Morning Action: Congress Leaves for Memorial Day Break with Big Bills Unfinished

FARM BILL.  When the Senate reconvenes for legislative business next Monday, June 3, they will resume consideration of the five-year farm and food stamp bill (sub. req’d):

The Senate worked through several proposals to the bill this week, including two adopted Thursday that would end crop insurance subsidies for well-to-do farmers and allow crop insurance funds be used to reimburse farmers for losses incurred when policies are reviewed for compliance and fraud.

Agriculture Committee Chairwoman Debbie Stabenow, D-Mich., said an agreement on amendments should be reached by the time senators return from the recess.

“I’m very confident that when we come back into session in another week that we will complete our process,” she said Thursday.

After the farm bill, Senate leaders are hoping to move to an immigration policy measure (S 744) that the Judiciary Committee approved Wednesday.

Majority Leader Harry Reid, D-Nev., had indicated earlier this week that he’d be willing to set aside the farm bill to take up the immigration bill but said Thursday he may wait until the second week of June, which would give Stabenow another week to finish work on her bill.

The farm bill will cost American taxpayers nearly $1 trillion and fails to separate food stamp policy from farm policy.  This unholy alliance makes it impossible to truly reform farm and food stamp programs.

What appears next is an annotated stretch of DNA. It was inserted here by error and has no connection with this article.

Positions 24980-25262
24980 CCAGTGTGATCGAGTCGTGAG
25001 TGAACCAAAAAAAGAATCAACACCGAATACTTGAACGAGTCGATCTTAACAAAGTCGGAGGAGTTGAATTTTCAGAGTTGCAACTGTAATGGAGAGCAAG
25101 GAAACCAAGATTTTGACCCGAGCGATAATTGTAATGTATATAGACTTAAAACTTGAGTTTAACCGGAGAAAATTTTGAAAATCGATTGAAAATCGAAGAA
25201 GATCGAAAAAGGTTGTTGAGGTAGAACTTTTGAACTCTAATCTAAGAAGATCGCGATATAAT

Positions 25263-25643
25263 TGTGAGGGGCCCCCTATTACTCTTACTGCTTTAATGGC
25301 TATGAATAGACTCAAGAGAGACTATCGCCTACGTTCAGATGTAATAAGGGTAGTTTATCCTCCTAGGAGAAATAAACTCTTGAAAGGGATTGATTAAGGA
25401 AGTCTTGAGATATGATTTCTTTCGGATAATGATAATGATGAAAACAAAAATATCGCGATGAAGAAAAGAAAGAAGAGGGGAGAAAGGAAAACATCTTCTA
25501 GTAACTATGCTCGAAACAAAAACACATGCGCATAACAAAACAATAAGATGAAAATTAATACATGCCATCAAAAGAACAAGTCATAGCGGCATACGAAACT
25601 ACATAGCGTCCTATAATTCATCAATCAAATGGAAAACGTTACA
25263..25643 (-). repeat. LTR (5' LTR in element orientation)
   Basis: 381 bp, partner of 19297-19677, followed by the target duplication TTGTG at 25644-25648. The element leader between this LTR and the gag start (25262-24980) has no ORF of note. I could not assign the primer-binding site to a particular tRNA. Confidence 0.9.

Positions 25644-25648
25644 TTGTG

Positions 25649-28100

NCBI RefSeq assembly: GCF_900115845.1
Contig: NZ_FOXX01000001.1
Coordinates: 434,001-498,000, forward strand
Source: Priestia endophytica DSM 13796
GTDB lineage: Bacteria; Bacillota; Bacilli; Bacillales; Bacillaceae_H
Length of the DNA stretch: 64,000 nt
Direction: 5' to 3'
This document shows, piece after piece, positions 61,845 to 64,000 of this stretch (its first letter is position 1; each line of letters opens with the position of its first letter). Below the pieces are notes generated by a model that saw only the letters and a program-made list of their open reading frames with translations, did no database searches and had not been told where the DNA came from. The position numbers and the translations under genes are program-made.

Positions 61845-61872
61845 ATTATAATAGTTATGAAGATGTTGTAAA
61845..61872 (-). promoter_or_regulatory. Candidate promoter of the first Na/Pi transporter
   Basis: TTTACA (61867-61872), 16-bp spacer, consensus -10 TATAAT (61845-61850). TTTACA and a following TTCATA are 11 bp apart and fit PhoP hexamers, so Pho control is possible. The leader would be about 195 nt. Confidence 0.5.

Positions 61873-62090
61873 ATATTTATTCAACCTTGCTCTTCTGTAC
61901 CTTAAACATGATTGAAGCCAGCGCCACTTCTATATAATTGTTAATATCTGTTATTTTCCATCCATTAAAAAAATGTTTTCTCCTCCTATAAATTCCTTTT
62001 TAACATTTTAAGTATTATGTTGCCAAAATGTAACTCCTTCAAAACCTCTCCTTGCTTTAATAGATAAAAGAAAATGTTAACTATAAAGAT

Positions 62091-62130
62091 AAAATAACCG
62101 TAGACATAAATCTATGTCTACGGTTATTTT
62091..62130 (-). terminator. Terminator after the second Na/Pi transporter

IMMIGRATION. Bipartisan House negotiators say that they may have come to some agreement on a comprehensive immigration overhaul; however future disagreements may arise as changes are made to the legislation.  From healthcare to Medicare to E-Verify, there are many issues to iron out.  Yet, some hope that the bill can move to conference with the Senate before August recess (sub. req’d):

Coming just a week after a tentative agreement was nearly derailed over health care disagreements, however, the path ahead for the legislation is anything but assured. Members of both parties noted that although a major hurdle has been averted, further issues could arise as the legislation is drafted.

Rep. Raúl R. Labrador, R-Idaho, said the group of eight negotiators has resolved the contentious issue of how and whether immigrants waiting to become citizens should be able to obtain health insurance.

He said provisional citizens will not be eligible for Medicaid or taxpayer subsidies to join health insurance exchanges, but that in the event of an emergency, they can receive medical care without the threat of deportation as long as they pay the bill. He also said they will be mandated to provide their own insurance on penalty of deportation.

Labrador’s characterization of the health care deal comports with what Minority Leader Nancy Pelosi, D-Calif., said earlier Thursday before the group met. She told reporters she is hopeful a bill can move to conference with the Senate before the August recess.